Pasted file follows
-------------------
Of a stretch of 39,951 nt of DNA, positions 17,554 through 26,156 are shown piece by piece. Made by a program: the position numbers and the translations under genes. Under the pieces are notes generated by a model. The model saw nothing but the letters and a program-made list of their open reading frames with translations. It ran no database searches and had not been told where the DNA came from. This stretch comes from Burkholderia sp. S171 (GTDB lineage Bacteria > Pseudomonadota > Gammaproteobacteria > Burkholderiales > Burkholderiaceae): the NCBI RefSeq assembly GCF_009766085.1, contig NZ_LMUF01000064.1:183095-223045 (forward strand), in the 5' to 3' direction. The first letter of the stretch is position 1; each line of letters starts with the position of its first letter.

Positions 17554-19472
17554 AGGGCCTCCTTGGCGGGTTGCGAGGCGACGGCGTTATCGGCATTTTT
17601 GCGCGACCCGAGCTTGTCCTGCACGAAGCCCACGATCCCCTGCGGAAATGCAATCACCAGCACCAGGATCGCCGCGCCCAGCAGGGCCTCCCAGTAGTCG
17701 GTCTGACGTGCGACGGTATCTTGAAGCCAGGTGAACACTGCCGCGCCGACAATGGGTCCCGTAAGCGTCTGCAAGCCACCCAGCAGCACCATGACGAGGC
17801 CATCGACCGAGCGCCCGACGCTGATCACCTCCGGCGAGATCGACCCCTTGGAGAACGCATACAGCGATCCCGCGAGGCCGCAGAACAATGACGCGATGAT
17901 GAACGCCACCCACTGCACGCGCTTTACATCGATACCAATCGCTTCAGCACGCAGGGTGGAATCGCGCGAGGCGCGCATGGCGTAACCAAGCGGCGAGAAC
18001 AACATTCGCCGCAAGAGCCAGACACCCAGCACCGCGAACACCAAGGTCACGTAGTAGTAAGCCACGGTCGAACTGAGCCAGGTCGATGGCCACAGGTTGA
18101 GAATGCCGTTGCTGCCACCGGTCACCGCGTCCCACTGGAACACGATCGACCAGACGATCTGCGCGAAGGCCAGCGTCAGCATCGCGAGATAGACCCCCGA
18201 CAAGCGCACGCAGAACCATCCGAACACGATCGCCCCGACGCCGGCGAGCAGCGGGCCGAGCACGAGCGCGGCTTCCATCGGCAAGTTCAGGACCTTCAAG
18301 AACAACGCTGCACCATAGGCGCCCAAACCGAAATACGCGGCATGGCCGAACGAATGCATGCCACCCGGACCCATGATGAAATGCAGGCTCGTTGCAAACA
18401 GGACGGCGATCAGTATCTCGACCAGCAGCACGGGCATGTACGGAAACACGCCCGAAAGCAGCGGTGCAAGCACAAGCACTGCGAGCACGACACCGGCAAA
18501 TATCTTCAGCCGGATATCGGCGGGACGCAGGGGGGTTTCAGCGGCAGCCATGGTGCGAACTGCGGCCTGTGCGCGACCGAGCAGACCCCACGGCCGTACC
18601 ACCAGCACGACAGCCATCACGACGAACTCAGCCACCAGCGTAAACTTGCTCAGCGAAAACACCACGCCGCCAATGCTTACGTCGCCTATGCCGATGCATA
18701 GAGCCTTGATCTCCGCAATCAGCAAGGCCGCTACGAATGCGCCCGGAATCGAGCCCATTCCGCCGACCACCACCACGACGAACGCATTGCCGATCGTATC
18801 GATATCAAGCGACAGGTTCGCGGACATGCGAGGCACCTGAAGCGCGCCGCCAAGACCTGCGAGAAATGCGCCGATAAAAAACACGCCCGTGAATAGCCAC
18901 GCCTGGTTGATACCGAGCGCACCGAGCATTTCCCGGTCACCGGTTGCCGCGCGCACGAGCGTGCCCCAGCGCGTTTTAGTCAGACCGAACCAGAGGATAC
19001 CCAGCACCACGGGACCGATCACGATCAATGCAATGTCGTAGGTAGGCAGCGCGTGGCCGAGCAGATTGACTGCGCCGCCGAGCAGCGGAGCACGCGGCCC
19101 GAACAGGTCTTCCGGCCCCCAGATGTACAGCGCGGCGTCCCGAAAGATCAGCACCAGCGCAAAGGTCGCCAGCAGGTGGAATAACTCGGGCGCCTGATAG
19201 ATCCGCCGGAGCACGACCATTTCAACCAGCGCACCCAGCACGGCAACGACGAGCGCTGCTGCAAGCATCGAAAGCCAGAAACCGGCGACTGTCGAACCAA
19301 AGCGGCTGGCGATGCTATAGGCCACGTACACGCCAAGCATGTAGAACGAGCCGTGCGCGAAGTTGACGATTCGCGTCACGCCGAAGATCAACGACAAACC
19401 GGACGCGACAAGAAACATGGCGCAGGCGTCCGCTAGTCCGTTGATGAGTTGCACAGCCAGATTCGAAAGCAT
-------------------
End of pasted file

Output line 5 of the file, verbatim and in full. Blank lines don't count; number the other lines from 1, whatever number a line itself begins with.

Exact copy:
17701 GTCTGACGTGCGACGGTATCTTGAAGCCAGGTGAACACTGCCGCGCCGACAATGGGTCCCGTAAGCGTCTGCAAGCCACCCAGCAGCACCATGACGAGGC